Fauci welcomes new vaccine to U.S. arsenal against Covid-19

He said the J&J vaccine, despite its lower 72 percent success rate, presents a solid tool against “severe disease.”

By Dennis Romero

Dr. Anthony Fauci, the federal government’s top immunologist, said Friday a third coronavirus vaccine will add a necessary tool to the nation’s arsenal against the pandemic, despite its lower rate of effectiveness in research trials.

The director of the National Institute of Allergy and Infectious Diseases spoke about the single-shot Johnson & Johnson vaccine, expected to be submitted to the Food and Drug Administration for emergency use authorization as early as next week, during an interview on “Nightly News with Lester Holt” Friday.

“The protection against severe disease is very high,” he said.

The vaccine has a 72 percent effective rate in preventing symptomatic Covid-19, Johnson & Johnson said earlier in the day. That compares to 95 percent for the Pfizer vaccine and 94 percent for Moderna’s version.

The J&J vaccine doesn’t require the unusually cold storage needed by the others and needs only basic refrigeration, the company said. The other two also require a second shot.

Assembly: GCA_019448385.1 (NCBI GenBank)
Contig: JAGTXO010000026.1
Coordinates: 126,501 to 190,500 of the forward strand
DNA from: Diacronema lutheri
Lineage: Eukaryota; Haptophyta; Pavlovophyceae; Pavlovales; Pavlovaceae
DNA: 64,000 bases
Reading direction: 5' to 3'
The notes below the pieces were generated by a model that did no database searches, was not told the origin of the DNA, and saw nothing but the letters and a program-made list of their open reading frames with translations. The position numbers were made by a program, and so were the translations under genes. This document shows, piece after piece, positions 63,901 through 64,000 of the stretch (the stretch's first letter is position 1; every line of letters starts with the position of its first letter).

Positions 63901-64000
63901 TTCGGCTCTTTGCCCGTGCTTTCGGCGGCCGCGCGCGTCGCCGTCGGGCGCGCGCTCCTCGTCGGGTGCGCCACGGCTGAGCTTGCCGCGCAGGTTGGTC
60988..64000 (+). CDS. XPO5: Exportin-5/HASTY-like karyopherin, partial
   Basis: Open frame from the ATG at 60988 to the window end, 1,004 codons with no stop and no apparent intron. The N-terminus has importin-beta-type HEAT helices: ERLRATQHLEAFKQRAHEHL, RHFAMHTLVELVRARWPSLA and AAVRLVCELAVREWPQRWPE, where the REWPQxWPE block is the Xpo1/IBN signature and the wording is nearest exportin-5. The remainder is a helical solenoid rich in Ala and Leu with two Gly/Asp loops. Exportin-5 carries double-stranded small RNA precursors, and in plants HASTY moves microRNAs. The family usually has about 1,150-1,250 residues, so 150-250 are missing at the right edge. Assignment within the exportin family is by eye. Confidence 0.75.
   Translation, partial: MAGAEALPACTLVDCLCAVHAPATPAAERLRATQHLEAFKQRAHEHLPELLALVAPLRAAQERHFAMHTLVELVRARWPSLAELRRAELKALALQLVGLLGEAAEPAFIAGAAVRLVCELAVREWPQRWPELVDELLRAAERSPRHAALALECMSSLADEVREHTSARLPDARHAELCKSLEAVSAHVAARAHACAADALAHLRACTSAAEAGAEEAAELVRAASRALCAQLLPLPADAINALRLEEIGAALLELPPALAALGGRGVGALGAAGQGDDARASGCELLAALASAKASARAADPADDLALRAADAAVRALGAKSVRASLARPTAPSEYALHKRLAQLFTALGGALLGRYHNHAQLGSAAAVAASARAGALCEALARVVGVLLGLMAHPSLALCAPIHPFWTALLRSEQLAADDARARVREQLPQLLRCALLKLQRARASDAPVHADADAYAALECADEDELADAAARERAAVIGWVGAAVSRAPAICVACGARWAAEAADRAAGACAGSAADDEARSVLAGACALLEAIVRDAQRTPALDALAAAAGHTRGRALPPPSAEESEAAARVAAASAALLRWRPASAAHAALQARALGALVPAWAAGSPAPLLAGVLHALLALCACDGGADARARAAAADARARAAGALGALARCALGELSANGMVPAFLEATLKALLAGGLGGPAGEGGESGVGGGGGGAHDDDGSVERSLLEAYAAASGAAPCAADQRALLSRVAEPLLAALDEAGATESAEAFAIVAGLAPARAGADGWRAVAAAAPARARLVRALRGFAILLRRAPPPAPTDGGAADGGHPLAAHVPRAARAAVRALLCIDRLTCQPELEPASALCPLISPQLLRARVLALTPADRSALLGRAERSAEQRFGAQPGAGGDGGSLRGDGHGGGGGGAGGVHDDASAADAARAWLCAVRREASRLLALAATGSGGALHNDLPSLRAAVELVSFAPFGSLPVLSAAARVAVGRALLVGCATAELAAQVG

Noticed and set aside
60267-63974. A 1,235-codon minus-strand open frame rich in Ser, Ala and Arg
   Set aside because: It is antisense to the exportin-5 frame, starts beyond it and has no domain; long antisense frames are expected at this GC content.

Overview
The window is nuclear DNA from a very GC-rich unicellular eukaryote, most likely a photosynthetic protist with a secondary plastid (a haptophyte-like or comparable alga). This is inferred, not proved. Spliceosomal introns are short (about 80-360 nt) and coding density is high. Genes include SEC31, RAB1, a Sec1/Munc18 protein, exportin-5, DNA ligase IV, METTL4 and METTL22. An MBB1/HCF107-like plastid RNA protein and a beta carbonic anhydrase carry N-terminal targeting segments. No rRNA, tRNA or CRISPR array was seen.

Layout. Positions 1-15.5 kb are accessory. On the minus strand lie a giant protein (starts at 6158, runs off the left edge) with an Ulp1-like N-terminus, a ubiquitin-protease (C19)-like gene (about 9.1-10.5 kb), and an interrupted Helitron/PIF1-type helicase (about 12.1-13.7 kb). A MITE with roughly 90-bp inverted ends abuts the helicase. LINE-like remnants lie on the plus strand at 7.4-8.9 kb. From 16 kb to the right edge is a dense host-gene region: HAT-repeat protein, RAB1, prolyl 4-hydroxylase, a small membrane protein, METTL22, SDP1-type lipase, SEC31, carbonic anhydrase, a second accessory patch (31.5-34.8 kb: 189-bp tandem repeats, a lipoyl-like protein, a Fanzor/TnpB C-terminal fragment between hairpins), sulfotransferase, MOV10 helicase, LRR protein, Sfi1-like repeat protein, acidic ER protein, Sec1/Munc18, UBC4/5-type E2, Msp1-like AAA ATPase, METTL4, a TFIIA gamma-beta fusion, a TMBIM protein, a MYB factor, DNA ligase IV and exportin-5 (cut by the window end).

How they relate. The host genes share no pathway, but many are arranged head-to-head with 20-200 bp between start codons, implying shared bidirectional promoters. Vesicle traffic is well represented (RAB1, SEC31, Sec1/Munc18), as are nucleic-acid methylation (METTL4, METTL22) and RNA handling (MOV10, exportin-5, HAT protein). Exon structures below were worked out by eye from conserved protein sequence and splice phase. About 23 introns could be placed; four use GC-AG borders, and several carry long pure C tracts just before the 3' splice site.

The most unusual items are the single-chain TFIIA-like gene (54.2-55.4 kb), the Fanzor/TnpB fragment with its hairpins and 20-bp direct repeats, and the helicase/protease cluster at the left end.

“From a practical standpoint,” Fauci said, ” … to keep people out of the hospital and prevent death—this is value added.”

The Pfizer and Moderna vaccines use messenger RNA to teach the immune system how to fight off the coronavirus. Johnson & Johnson’s vaccine uses an inactivated adenovirus, a type of virus that causes the common cold, to do so.

Fauci isn’t reading a lot into the lower effective rate. In an earlier interview with the New York Press Club he said, “Seventy-two percent efficacious would have been, ‘Wow'” if the J&J vaccine was presented to the world before the others.

In fact, he said on “Nightly News with Lester Holt,” the Johnson & Johnson vaccine, which he said produced no hospitalizations during trials, has its advantages.

“You can just keep it in a refrigerator,” he said. “It’s relatively cheap. And the company can make billions of doses.”

He said the addition of a third vaccine to the American arsenal can’t come soon enough, as inoculation will be the nation’s most effective weapon against mutations, including the U.K.-affiliated B.1.1.7 version and a South African variant.

The J&J vaccine, however, was found to be only 57 percent affective agains the latter. The Pfizer and Moderna vaccines can be modified to attack new variants, Fauci said.

Until the pandemic is under control, the virus will continue to mutate in an attempt to survive and thrive, Fauci said. A majority of Americans need to be vaccinated for normal life to return by fall, he said.

“It’s not a question of can we,” the doctor said. “We have to do it.”

Dennis Romero writes for NBC News and is based in Los Angeles.